Dennis D. McDonald ( consults from Alexandria Virginia. His services include writing & research, proposal development, and project management. Follow him on Google+. He publishes on and aNewDomain and volunteers with the Alexandria Film Festival. He is also on Linkedin. To subscribe to emailed updates about additions to this web site click here.

When Federal Government Project Management Collides with the "New Normal"

When Federal Government Project Management Collides with the "New Normal"

By Dennis D. McDonald

We're getting used to it:

  • Shutdowns. Furloughs. Sequesters. Red tape. Delays, Retirements that remove experienced staff.

Last but not least:

  • Meetings. Meetings. Meetings.

Welcome to the New Normal of the Federal Government project manager. It’s not an easy task managing Federal IT projects these days. Not that it ever was. But now the problems are severe:

  • If you’re a regular employee you have to put up with interminable meetings, office politics, and procurement rules that keep you patching old systems with spit, string and chewing gum. Furloughs and retirements take experienced staff away and delay important decisions.
  • If you’re a contractor, budgets get squeezed as agencies stretch out schedules and demand more experience for less money. You look elsewhere for business.
  • If you’re an independent consultant, your subcontracting opportunities are being reduced as small and medium prime contractors get squeezed out of the market.

What to do?

First, you clearly need to have a plan that shows what you and your project team are doing over time and why you’re doing it. And you have to have communicated and engaged this plan with your customer and your stakeholders. If you haven’t done so go to do it now. Without a  plan you can’t manage and your stakeholders sure as hell won’t support you when the going gets tough — as it probably will. Remember, we’re talking about the New Normal.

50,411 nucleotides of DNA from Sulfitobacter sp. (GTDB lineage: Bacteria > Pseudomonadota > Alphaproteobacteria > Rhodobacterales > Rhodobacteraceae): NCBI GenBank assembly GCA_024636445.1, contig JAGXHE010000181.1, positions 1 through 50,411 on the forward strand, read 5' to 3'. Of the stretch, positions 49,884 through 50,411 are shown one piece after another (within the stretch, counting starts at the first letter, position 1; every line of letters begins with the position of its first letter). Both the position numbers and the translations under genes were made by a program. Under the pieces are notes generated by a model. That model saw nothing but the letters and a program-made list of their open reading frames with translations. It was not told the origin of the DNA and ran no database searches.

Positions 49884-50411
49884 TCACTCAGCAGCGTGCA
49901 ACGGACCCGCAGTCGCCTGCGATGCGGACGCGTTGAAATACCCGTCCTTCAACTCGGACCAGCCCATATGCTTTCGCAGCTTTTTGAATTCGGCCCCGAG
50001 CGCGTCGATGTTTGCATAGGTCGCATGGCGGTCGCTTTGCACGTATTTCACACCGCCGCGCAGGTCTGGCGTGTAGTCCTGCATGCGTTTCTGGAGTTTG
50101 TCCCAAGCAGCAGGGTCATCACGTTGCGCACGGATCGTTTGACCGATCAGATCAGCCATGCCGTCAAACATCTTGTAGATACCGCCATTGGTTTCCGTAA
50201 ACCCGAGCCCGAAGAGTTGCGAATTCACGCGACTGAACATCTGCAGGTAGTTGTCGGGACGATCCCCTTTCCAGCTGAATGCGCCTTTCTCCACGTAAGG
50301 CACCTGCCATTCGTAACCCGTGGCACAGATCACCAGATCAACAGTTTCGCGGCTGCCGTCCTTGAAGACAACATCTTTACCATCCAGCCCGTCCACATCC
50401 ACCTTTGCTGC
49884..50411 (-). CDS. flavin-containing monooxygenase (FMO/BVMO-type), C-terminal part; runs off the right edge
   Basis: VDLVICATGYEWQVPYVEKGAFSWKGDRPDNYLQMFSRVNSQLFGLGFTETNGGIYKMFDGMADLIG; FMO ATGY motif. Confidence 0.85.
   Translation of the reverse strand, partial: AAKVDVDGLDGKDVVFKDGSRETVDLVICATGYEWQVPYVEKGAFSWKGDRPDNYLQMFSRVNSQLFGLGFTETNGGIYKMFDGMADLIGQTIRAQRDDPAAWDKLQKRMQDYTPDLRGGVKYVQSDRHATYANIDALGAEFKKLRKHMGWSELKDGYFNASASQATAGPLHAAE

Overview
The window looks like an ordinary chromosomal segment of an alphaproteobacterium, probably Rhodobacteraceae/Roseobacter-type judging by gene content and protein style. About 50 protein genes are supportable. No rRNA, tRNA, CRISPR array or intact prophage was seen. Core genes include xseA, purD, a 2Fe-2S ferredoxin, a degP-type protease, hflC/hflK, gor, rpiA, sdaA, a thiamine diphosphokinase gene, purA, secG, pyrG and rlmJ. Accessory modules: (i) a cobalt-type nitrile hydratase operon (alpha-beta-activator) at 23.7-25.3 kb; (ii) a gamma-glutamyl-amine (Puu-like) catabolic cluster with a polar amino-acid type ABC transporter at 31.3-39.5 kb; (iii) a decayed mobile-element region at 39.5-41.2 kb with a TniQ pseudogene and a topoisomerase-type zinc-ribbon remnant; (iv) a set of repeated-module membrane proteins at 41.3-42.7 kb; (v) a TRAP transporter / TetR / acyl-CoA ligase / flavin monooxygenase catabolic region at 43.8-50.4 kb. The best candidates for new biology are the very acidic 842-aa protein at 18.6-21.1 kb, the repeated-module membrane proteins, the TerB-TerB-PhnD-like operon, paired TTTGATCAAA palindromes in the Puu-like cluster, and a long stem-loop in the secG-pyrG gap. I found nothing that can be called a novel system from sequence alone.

Second, assume the worst can happen. Clients will change. Key staff will resign or won’t be available. Expected supplies or intermediate deliverables won’t come in on time. Automated processes or experiments will spoil or go off track as furloughs keep workers from working. One approach: have a risk management plan handy (see Addendum below). Keep it updated. Imagine the unthinkable and be prepared to respond. Think through, for each unforeseen event, what an ideal change management process might look like. Then, assume you may not be able to afford the time of a formalized change management process and will have to “bootleg” a solution under management’s nose without going the usual meeting route.

Third,chunk” your project as much as possible. Maximize the number of discrete work units and deliverables your project is composed of while minimizing interdependencies of these chunks. That way the impact of delays on each work stream can be compartmentalized and controlled. In other words, organize projects so damage can be contained when something bad happens

I already hear the experienced project managers saying, “Hey, all that is how you’re supposed to manage projects anyway — tell me something new!”

I can’t argue with that. I admit that approaching a project fully expecting that the worst will happen is not something I have always done. For me that changed on September 11, 2001 while running a big system consolidation project in Brooklyn. Besides altering my personal priorities events across the river in Manhattan definitely changed how I view managing projects.

Sadly, as I look at the challenges Federal Government project managers and contractors now have to face in the New Normal, many such challenges are inflicted not by terrorists but by our own government.

Ironically, adjusting how we manage projects will, in all likelihood — at least in the short term — make projects cost more especially when compared with bare-bones “seat of the pants” methods.

Welcome to the New Normal.

Copyright © 2013 by Dennis D. McDonald

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